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UTØYA

‘We have a responsibility to go back to Utøya’

The leader of the Norwegian Labour Party's youth league (AUF) has spoken of the group's "responsibility" to return to Utøya, the site of the brutal gun massacre perpetrated in 2011 by mass murderer Anders Behring Breivik.

'We have a responsibility to go back to Utøya'
'Square', a new building on Utøya which will hold a kitchen, dining room and meeting rooms. Photo: Jørgen W. Frydnes/AUF
“We need to do this. We have a responsibility to continue the history of Utøya, not just as a dark history, but also as a bright history,” Mani Hussaini, the AUF's new chairman told Norwegian broadcaster TV2.
 
The AUF's decision to return to the island this year for their annual summer camp for the first time in four years has been controversial, with some survivors of Breivik's attack arguing that the wounds are still too raw. 
 
“Four years is too little time for many. The rhetoric about taking Utøya back has become to literal. I didn’t think I would react so strongly, but I have,” 21-year-old Viljar Hanssen,  who survived being shot in the head by the killer, told broadcaster NRK.
 
Since Breivik's attack, the AUF's buildings on on island have been changed significantly, a development opposed by many survivors. 
 
The café building, where 13 people were killed has been turned into a place where people can learn more about the attack, with 69 wooden pillars holding up the roof to symbolise those who perished. 
 
“The building is to be used to teach by coming generations about what happened here, what the ideals were during the attack, and how we as a society should strive for this to never happen again,”  Hussaini
said. 
 
A memorial site has also been created.
 
“It’s a place to come alone or with others. The memorial is made up of tree trunks in a circle, and a ring of steel with the names and ages of those who died on 22 July.” 
 
Three other new buildings, for the debates, a new café, and other activities, have also been constructed in place of those that were there in 2011.
 
This year’s summer camp starts on August 7 and will have international solidarity as a theme.

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TRAVEL

Today in Norway: A roundup of the latest news on Tuesday 

Find out what's going on in Norway on Tuesday with The Local's short roundup of important news.

Today in Norway: A roundup of the latest news on Tuesday 
Oslo Operahus .Photo by Arvid Malde on Unsplash

Only one in ten Norwegians plan to travel abroad this summer 

Around ten percent of people in Norway are planning to take a holiday abroad this summer, according to a survey carried out by tourism organisation NHO Reiseliv.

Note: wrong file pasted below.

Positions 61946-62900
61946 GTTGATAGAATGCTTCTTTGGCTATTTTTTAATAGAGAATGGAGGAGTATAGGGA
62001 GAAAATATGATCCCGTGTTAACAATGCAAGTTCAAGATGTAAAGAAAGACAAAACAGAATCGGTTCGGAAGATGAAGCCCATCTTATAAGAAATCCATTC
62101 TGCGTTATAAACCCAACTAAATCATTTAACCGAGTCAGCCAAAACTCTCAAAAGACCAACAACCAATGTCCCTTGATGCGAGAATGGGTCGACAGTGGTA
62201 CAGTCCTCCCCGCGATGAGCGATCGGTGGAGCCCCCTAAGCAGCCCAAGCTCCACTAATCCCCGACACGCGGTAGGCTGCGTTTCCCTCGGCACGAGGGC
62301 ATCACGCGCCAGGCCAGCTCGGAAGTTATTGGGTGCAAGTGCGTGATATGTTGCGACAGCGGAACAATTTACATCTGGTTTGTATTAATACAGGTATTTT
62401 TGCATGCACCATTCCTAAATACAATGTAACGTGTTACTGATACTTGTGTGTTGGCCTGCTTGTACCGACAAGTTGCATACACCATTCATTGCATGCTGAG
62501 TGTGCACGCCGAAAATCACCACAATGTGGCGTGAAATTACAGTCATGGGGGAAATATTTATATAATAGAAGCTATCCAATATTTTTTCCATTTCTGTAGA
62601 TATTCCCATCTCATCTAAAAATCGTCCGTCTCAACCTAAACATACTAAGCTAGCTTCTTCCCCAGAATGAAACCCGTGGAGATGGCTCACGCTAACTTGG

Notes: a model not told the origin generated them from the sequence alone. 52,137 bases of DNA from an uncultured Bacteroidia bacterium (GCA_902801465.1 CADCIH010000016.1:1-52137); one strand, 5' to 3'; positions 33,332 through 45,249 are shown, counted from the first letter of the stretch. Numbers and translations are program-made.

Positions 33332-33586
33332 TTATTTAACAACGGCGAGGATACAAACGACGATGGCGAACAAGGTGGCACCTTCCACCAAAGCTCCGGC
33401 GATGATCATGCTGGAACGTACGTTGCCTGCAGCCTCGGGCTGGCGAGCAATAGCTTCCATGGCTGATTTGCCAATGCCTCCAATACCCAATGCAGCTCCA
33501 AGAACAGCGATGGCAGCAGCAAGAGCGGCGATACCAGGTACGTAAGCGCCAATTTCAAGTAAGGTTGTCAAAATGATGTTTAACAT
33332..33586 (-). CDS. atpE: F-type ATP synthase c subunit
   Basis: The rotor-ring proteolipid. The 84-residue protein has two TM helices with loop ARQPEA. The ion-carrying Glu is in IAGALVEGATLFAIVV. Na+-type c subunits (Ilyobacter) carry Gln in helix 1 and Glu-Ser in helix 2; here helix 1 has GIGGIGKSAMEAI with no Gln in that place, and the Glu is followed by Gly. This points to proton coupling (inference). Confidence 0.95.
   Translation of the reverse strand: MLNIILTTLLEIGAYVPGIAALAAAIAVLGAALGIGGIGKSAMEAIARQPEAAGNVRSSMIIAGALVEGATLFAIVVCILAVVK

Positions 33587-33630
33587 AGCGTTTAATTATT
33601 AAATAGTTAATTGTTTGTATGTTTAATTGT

Seven out of ten respondents said they still plan to holiday in Norway this year, even if they receive a vaccination before the holidays start.

READ MORE: ‘My arguments didn’t matter’: How I ended up in a hotel quarantine in Norway 

Viken and Vestland are this year’s most popular travel destinations for Norwegians planning a “staycation”. Young people were the most likely to want to remain in Norway this summer. Just under half of those aged between 18 and 29 said they wished to stay in Norway this summer. 

Third of Utøya survivors have received abuse or threats

A third of Utøya survivors have been victims of hate speech or received threats, according to a new survey. 

Three-quarters of respondents said that the reason they received the abuse was linked directly to the Utøya terror attack, the Norwegian Centre for Violence and Traumatic Studies (NKVTS) found. 

The massacre on Utøya was the second of two terror attacks carried out by Anders Breivik on July 22nd, 2011. Of the 69 people who died in the attack, 32 were under the age of 18. 

Fewer in Oslo willing to ditch cars 

A climate survey carried out by the city of Oslo has shown that fewer people than before are willing to cut back on using their cars. The proportion of those who think that Oslo city centre should be car-free has fallen to 45 percent from 52 percent last year. 

READ ALSO: Could Norway introduce mandatory inbuilt car breathalysers 

When asked whether Oslo City Council had gone too far in removing cars from the city centre, almost half said that they believed that this was the case. 

“A change in the attitude around these measures may be due to more people feeling dependent on cars during the pandemic. There has been a lot of debate about measures that have been introduced or are planned to be introduced,” Heidi Sørensen, Director of the Climate Agency, told the Dagsavisen newspaper

Tighter Coronavirus measures in Trondheim 

Gyms, museums and swimming pools have been closed, and alcohol service in hospitality has been stopped in Trondheim. The new measures come barely a week after restrictions were last tightened. 

“We need to shut down most of Trondheim to get control. It is only days since we last tightened measures, but we are in a situation where we must take even stronger action,” Morten Wolden, the municipal director for Trondheim, told state broadcaster NRK.

Norway reports 292 new Covid-19 cases

On Monday, 292 new coronavirus infections were registered in Norway. This is a drop of 52 compared to the seven-day average of 344. 

In Oslo, 48 cases were recorded, an increase of two on the capital’s seven day average of 46. 

The R-number or reproduction rate in Norway is currently 1.0. This means that every ten people that are infected, will, on average, only infect another ten people, indicating that the infection level is stable. 

Total number of Covid-19 cases so far. Source: NIPH
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